We’re past middle of the night diaper changes. We’re over 2am feedings. Our crib met the attic more than a year ago and pacifiers are a distant memory. Our son slept through the night at 6 months old and we humble bragged to all who would listen about his 14-hour nights and 3-hour naps. We were rested. We were energetic. We were naïve.
For good reason, all the early sleep discussions focus on how to get an infant to sleep for more than 12 minutes at a stretch. The books talk about sleep regressions at four months, eight months, even two years old. They make you think you’re safe once you’ve successfully Ferberized or Baby Whispered or Sleep Lady-ed your munchkin into a long, dream-filled sleep. They make you think that even though ages three and four introduce some new challenges, sleep shouldn’t be one of them. They make you think you’re free.
Or so we thought.
The first time our now four year old appeared at our bedside at 3am, his eyes filled with tears as he asked to please sleep with us we thought, “how sweet, little guy missed us in the night.” The second time was a little less sweet. The third? There was swearing involved.
We’re now about four months into our nightly visitor routine. Except now those visits have gone from one to sometimes two or three bedside appearances. We’ve tried carrying him back to bed. We’ve tried not talking or cuddling. We’ve even tried a sleeping bag on the floor next to our bed because OH MY LORD, WE NEED SLEEP. And on our worst we-just-need-an-hour-just-one-hour-is-that-too-much-to-ask nights, we flout professional advice and pull the little guy in between us and pray that unlike every other time he’s been in our bed he won’t lay on top of my face while kicking my husband in the neck. Or sucker punch us in his dreams.
We’re exhausted. Frustrated. And ready for a nap.
So tonight, we’re changing things. Trying a new routine in the hopes of making all of our sleep better. If that doesn’t work, I’m sure we’ll try something else. And so on and so on. But if all else fails, I just try keep reminding myself that no 15 year old wants to sleep with his parents. Right? Please say I’m right.
How to Sleep Train a Preschooler in 25 Easy Steps
- Start bedtime routine by brushing teeth, donning cozy, warm pajamas and choosing two books (note: hide all Search & Finds, books with buttons or noise, and Skippy Jon Jones)
- Turn on gentle wave white noise, dim lights, snuggle in with stuffed animals and favorite puppy blanket.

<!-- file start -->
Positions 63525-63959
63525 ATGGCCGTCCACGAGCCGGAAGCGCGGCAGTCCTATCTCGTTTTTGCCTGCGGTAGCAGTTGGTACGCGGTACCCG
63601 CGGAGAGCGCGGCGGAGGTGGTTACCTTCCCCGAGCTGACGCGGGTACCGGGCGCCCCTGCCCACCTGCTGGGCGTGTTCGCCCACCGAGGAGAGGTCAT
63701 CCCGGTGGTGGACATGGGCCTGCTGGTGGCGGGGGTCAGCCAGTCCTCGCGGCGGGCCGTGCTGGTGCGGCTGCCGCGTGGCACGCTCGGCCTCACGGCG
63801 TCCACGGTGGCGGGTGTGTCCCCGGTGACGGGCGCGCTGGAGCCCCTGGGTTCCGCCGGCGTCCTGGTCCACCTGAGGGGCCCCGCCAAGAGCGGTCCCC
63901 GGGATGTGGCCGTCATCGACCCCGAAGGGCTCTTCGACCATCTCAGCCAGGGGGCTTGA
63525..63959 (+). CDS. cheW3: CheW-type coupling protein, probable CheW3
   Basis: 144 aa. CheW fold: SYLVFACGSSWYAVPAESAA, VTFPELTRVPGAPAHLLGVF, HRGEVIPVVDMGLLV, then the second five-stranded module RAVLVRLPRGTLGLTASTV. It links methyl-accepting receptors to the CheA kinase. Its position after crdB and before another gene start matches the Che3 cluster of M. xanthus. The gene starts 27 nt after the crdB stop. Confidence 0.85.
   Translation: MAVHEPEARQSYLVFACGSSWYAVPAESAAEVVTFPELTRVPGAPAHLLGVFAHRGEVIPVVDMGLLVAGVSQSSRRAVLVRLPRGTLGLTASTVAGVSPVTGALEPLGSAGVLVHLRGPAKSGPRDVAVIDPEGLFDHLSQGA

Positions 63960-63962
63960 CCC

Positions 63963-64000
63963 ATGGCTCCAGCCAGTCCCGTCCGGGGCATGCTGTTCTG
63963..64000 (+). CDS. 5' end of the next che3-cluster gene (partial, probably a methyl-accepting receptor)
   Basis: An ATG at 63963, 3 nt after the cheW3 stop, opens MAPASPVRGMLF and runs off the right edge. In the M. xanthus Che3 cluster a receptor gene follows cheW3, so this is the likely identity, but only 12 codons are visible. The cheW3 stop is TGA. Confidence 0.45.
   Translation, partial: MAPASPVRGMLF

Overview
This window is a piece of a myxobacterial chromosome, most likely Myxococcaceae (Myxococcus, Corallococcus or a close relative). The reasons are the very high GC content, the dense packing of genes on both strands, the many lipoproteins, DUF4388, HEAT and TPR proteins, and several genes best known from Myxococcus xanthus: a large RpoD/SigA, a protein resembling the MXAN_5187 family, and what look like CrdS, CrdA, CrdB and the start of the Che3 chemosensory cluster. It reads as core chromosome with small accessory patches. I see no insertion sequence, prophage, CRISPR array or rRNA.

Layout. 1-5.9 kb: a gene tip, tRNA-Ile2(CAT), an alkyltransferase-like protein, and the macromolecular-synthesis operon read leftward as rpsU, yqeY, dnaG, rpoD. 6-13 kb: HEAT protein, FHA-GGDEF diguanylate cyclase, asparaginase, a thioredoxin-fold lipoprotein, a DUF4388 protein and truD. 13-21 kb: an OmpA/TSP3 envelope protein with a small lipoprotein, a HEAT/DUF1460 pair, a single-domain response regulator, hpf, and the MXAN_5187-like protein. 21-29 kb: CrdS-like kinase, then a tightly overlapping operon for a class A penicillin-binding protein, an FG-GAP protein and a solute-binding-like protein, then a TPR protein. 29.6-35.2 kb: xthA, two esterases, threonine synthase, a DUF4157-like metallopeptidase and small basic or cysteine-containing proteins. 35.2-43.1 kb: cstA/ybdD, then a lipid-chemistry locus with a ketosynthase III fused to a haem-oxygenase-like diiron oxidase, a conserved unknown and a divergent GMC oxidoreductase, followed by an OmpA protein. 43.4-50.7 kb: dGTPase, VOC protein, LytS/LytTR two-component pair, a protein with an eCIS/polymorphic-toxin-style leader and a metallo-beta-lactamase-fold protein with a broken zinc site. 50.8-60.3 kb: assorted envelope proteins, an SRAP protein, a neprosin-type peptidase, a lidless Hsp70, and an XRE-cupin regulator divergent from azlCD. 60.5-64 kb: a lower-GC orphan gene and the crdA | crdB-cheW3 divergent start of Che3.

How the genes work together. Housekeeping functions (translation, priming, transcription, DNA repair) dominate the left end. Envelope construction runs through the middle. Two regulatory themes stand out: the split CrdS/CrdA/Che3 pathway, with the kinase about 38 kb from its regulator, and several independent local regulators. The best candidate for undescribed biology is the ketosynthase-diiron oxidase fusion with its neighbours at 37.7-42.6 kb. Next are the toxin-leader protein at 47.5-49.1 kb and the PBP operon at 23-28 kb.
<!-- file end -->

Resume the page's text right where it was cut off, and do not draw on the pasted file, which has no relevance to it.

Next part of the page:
- Read books, turn off lights, turn on star night light, say prayers and sing two songs. Remind child that tonight is the night you just know he’ll stay in bed until his alarm clock turns green at 7am. Child promises (he lies).
- Snuggle for a few minutes before a kiss goodnight. Leave room. Sigh with relief.
- Binge watch Scandal.
- Tip toe in for a quick look at his peaceful, sleeping face. Freeze with terror when he shifts positions. Stay rooted in spot for 2-3 minutes until it’s clear that he is not, in fact, waking up.
- Decide your heart rate is too high for bed. Watch another episode of Scandal.
- Mute TV at the sound of footsteps. Brace yourself. Wait, wait… It’s the dog. Breathe.
- Trudge up to bed at midnight, promising that tomorrow night you’ll be in bed by 10.
- Snuggle deep in covers, elbow husband accidentally-on purpose for a bit more room and drift off to sleep.
- No. No, no, no. That sound of a whimpering child shuffling up the stairs is a dream, a nightmare. It’s not real. YOU’RE STILL SLEEPING. And then you hear it: “Mommy?”
- Take a deep breath, peel warm duvet from body and meet child before he makes it to your bed. Carry child back down to his bed, tuck him in and creep slowly from the room.
- Stop, turn back into room, promise that yes, you will check on him in two minutes, not four minutes, TWO minutes and then creep back up to bed with no intention of checking on him in any quantity of minutes.
- Nudge the dog from your side of the bed, climb back under the covers, silently curse your husband for sleeping soundly and fall instantly back asleep.
- Stifle a scream as you’re ripped from sleep to the sight of two eyes staring down at your face. Apologize for scaring said eyes – er, child – and gently explain that he has to stay in bed this time. Kick husband and grumble that it’s his freaking turn.
- Flood with relief as husband gets out of bed and carries child back down to his room.
- Wake up when husband returns to bed and steals all your warm covers.
- Grunt and sigh heavily to show your annoyance and pull covers back. Get even more annoyed that your husband wants to actually talk about how annoying this all is. Moan “I’m sleeeeeeeeping!” even though you’re clearly not. Feel husband roll his eyes behind your back.
- Wake up to husband’s alarm clock at 5:30am. Get mad. Fall back asleep.
- Hear footsteps approaching bed. Sigh with resignation, keep eyes closed and lift covers. Feel a small warm, soft body climb in and immediately hug your neck in a sleepy, yet vice-like, grip.
- Wake to mild strangulation. Remove child’s arms from neck. Accept that child won’t sleep anywhere but on top of you. Fall asleep.
- Wake to growing pain from having your neck and cheek act as a human pillow for your child’s head. Push child off. Feel child slide back to you like a magnet to metal. Fall asleep.
- Wake to small fist in your eye socket. You groan but are too tired to move child’s hand. Fall asleep with his mitt in your face.
- Wake to your alarm clock. Find that child is snuggling peacefully in the crook of your arm. Hit snooze. Fall asleep.
- Wake five minutes later to child jumping on bed and telling you excitedly that, “I slept until there was a 7 on the clock!! I did it! Yay!” Sigh in defeat. Make coffee.